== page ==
I get a little excited around birthdays.
You all know this about me, right? I tend to go a little crazy, a little overboard, and am genuinely happy to celebrate with family or friends. Family birthdays are particularly fun because usually, they not only involve an evening with my family, but truly amazing food!
It seems like just yesterday that we were sitting at a local restaurant, watching 3-year-old Leigh create cream and sugar towers, wondering what was going through her mind. Then later, buying 7 pounds of marzipan from a neighborhood bakery so that Leigh, the ambitious 11-year-old, could create a wedding cake. This, honestly, seems like yesterday:
Leigh stood by my side at my bat mitzvah,
Was maid of honor at my wedding,
And has been an amazing friend, confidante, and support system
Not to mention, that little hobby of building cream and sugar towers, and making wedding cakes in her spare time, has turned her into one of the most amazingly talented pastry chefs I’ve ever seen. And trust me, I know my desserts.
For her birthday this year, we decided to visit her friend’s new restaurant up in Highland Park, Illinois. Moderno is an Italian restaurant featuring dishes with five ingredients or less, many from local farms and businesses, and saying that the food is delicious is a complete and gross understatement.
Adam and I arrived a little early, so we sat at the bar while we waited for everyone else to arrive. A Marasca Mule needed to be consumed… Tito’s vodka, Luxardo maraschino liqueur, ginger beer, lime, and mint:
Not long after my drink arrived, the rest of our party did as well, so we settled in at a big table in the back of the restaurant. We had a great view of the decor, both modern and vintage at the same time
Our table had a rosy glow from a neon sign on the far wall of the restaurant. It’s a replica of an art piece from a winery in Italy which has art from different artists in each of its caves.
The birthday girl:
We ordered a few things for the table, but first we enjoyed these puffy and cheesy dough bites, kept warm in an insulated stainless steel container.
Soon, the food began arriving… and I don’t think it stopped for more than a few minutes all evening.
First, a gin-cured bacon, scallion, and fresh anchovy pizza:
I don’t like anchovies usually, but these were salty with only a hint of fishiness. Next came the salads: beet and mascarpone cheese, watermelon and tomato with feta and duck fat crackers
The next thing that arrived was the very first thing Leigh had raved about at Moderno: fresh pickled sardines with fennel and preserved lemons. I could’ve had three of these for dinner and been completely satisfied. Unfortunately, these are seasonal and not going to be on the menu for much longer…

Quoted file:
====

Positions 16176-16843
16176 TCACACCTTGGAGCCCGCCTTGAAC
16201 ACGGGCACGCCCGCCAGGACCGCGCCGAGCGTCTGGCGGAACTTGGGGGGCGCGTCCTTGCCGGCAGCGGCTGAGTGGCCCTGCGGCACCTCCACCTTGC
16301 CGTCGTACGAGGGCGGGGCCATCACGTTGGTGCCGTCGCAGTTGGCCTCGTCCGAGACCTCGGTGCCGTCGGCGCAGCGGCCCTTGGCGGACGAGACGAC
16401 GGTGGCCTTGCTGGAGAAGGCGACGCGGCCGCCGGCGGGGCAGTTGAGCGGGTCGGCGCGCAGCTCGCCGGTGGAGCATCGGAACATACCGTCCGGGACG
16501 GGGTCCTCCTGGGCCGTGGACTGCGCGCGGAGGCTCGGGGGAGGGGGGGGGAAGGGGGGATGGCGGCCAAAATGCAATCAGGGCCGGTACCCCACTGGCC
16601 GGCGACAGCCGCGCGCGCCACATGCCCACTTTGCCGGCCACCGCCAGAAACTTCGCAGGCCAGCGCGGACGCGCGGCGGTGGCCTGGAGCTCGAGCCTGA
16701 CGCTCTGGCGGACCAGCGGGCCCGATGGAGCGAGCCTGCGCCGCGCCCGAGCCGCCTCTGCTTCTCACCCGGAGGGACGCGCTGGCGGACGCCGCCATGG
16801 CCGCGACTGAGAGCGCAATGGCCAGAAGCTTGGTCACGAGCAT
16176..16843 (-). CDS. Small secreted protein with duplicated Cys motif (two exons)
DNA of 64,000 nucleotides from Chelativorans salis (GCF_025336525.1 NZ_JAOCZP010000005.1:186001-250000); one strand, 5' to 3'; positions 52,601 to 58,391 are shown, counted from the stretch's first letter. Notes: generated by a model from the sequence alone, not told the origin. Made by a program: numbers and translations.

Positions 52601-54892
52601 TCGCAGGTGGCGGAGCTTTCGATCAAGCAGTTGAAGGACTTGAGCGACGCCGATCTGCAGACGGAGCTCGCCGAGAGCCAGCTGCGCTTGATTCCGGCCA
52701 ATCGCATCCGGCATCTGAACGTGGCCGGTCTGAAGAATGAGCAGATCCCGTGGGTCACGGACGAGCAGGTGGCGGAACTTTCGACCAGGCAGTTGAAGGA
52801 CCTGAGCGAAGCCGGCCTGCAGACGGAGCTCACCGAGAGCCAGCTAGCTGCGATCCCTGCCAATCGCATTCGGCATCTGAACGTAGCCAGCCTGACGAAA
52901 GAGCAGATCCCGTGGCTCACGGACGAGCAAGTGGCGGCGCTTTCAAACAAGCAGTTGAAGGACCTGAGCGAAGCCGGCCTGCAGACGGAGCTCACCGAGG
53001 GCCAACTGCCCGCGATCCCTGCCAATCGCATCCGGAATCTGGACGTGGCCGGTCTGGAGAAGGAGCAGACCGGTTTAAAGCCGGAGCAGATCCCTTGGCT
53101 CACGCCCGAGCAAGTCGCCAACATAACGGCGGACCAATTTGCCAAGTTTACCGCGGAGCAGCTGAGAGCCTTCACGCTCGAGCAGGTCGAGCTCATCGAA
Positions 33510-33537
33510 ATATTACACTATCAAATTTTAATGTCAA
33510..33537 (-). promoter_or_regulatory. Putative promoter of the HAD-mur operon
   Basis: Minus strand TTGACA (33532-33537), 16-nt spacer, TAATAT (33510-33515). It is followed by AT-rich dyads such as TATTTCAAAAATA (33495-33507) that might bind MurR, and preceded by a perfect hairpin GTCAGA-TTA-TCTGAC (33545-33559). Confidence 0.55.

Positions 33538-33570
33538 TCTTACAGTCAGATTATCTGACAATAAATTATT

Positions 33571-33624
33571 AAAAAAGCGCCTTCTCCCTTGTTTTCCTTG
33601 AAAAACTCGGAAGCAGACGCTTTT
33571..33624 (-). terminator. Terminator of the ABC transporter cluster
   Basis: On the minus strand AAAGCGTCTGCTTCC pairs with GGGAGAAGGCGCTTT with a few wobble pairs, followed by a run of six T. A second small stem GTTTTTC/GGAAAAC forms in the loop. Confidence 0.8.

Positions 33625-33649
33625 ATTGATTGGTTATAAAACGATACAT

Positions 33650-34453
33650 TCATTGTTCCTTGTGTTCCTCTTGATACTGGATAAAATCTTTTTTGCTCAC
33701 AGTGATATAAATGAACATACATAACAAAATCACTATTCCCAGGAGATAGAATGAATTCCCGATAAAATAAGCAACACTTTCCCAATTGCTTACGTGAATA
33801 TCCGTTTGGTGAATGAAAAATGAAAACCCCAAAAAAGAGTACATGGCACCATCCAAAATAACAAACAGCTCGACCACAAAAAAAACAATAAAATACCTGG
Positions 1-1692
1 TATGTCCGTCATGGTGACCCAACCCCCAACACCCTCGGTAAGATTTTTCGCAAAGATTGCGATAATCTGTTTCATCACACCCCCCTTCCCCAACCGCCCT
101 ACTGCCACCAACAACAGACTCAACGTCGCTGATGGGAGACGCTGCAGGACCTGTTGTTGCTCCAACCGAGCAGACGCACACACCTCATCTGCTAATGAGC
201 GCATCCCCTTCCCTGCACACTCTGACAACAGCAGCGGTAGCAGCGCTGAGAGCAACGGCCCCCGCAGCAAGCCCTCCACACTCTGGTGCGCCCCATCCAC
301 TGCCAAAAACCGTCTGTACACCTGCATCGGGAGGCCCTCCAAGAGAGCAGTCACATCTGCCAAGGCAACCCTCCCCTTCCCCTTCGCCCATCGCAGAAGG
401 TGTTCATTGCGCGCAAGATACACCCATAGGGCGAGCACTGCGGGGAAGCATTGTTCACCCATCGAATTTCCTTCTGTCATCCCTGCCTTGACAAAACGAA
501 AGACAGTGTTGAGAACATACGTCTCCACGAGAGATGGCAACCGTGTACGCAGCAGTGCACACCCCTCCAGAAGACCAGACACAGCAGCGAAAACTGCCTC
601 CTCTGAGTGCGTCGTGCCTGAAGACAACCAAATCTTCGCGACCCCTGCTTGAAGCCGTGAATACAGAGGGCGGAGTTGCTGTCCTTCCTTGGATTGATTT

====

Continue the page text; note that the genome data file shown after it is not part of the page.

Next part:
Then, a surprise antipasti plate arrived, with various salumi, pickled vegetables, toast, and wine-soaked hard goat cheese I’ve dreamed about.
Next was the pasta course. Each pasta is handmade, and the sauces were simple and remarkable. First, the carbonara, or as Leigh says “the bacon, egg, and cheese of the pasta world.”
Corzetti: Coin-shaped thin pasta with sheep’s milk ricotta, pesto, and crispy capers. Leigh explained that corzetti are made with a stamp that only a handful of people in the world know how to do. They’re simply lovely, the pesto was perfectly balanced, and the crispy capers added a delicious saltiness.
Strangozzi, which literally means “strangled”. The story goes that monks would eat this pasta so quickly that they would strangle themselves, but Chef Phil thinks its because of the motion needed to create the shape. (It’s in the background of this picture with a spicy tomato-based sauce)
Cacio e pepe: Something I’ve made before, and it’s even more delicious when someone else makes it on homemade pasta. (Foreground)
Agnolotti: chard and ricotta-filled pastas with browned butter… there are really no words. It’s a flavor combination I’ll be attempting, but I don’t think it could be done justice.
THEN came our entrees. My eyes were bigger than my stomach, but we still managed to taste just about everything. I chose confit pork with grenache vinegar and spices. There was a sweet undertone to the meat, and tender is an understatement. It fell apart upon touch, and was rich and satisfying.
My mom ordered the grilled New York strip:
And David ordered the grilled leg of lamb
Eo had the farfalle with smoked trout
And Adam had a dinner portion of the pasta carbonara. Leigh ordered the fish special of the day: a roast sable fish (black cod) with a salad of shaved carrots, radishes, and fresh corn.
The star of the evening though, oddly enough, was a side dish. We ordered some “creamy polenta” just to try. The dish was beautiful, and my first bite was eyes-closing, uncontrollable “mmm” good. I believe my words were “why doesn’t my polenta taste like this when I make it?!”
Our theory is that the polenta itself is actually a way to serve melted cheese and butter in a spoonable suspension. I would’ve eaten however much was put in front of me. Luckily, we had to share.
Leigh opened her gifts, and desserts arrived…simple and classic Italian flavors like cannoli, berry crostada, lemon sorbet, peach sorbet… I was too busy tasting to photograph.
It was a lovely evening, and a perfect way to celebrate Leigh’s birthday.
Chef Phil Rubino (conveniently Leigh’s friend) has such a way with simple and classic Italian flavors; Moderno is a restaurant I’ll be visiting again and again.
And to Leigh: Happy birthday (again!) my dear little sister… I love you always!
1850 Second St.
Highland Park, IL 60035